This was the man I patterned my life after; the man I thought I was becoming, until last night at 8:00 p.m. MST. There I was, sitting in the bathroom with Noah, when I remembered I had a moral obligation to introduce him to a cool "semi-new" app on my Droid: Angry Birds. I'd finally been able to download it (that's how we hog-tie these days), and was now ready to unleash its awesomeness to my first-born. The moment was supposed to be golden, even testosteroniffic, as I opened the app, and said "Noah... Look at THIS!"

Instead, he took one look at the screen and said "Hey, my friend has that game. It's where you launch birds and get to blow up piggies!"

You must be that friend. I ask you sir, why on earth do you have a smartphone in Kindergarten? Are you using apps to cheat on your color by numbers? Are you tweeting your afternoon recess activities with those small semi-opposable thumbs of yours?

Don't you understand? I was supposed to be somebody. I was supposed to be God's representative for all things dangerous, silly, and plain stupid at times. Instead, thanks to you, I've been downgraded to a second positive review for Angry Birds. If I were a lesser man than you've already made me, I'd ask you to meet me after school at the flagpole.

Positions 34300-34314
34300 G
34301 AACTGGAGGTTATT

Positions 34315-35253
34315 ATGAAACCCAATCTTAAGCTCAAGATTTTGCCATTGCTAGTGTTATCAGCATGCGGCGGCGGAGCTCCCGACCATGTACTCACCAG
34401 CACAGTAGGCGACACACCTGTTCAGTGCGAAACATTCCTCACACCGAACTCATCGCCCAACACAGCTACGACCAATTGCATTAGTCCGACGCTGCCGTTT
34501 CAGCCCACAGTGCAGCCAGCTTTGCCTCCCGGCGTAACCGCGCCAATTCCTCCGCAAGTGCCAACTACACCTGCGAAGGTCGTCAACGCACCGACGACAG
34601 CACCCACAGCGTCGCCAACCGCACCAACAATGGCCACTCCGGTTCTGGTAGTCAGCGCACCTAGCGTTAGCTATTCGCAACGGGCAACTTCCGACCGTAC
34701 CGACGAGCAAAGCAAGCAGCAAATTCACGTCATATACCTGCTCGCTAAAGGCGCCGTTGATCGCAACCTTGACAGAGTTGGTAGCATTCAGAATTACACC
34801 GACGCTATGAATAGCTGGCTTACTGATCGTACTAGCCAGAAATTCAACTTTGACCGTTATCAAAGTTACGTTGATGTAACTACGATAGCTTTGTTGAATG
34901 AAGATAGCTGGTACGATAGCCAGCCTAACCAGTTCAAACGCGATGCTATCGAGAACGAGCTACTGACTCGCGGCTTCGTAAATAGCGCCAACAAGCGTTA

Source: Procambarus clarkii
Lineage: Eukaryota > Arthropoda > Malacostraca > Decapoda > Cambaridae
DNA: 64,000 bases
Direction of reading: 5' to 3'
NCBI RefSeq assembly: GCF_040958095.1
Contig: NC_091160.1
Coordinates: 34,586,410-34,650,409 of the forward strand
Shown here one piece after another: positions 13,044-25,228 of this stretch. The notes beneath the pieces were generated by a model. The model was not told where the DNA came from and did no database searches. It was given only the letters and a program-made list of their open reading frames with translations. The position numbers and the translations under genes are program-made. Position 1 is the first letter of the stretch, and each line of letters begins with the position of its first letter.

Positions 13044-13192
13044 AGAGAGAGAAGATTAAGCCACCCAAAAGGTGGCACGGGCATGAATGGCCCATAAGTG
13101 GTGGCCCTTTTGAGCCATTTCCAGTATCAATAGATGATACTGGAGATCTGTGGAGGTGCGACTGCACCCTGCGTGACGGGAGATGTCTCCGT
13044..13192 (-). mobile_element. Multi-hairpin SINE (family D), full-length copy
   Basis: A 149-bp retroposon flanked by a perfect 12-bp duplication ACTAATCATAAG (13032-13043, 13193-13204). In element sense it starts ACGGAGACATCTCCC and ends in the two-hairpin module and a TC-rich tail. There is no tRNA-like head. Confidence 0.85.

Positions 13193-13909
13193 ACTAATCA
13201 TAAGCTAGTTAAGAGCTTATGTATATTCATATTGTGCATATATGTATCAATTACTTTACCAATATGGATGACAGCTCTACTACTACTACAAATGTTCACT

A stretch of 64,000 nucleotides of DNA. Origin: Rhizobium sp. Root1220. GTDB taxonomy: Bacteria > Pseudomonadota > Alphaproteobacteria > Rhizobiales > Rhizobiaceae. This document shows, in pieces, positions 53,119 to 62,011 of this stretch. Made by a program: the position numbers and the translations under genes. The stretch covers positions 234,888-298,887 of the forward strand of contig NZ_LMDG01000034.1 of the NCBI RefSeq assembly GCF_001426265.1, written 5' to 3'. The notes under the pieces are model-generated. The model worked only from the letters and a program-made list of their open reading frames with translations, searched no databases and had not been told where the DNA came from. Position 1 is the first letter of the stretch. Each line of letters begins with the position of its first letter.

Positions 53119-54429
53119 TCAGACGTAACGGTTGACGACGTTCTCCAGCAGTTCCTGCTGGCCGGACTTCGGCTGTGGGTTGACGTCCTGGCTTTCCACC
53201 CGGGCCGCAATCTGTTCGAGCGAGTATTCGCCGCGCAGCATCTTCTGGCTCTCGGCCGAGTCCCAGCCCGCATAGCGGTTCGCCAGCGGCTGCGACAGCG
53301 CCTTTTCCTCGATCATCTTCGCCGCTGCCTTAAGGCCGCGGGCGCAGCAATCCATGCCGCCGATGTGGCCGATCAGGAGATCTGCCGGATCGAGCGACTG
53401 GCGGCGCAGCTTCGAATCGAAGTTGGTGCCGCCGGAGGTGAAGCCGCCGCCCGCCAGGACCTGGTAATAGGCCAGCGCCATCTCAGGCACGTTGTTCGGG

I'm smarter than that though. I know you'd just text all your tough friends and gang up on me.

Noah's Papa

Tuesday, May 18, 2010

Exchange of Good

I'm happy to report that Noah has earned back his stuffed elephant. Here's a video documenting the release of Flower. NOTE: This video is not for the faint of stomach (i.e. I apologize for the very shaky camera):

Sunday, April 18, 2010

Fiscal responsibility and a stuffed elephant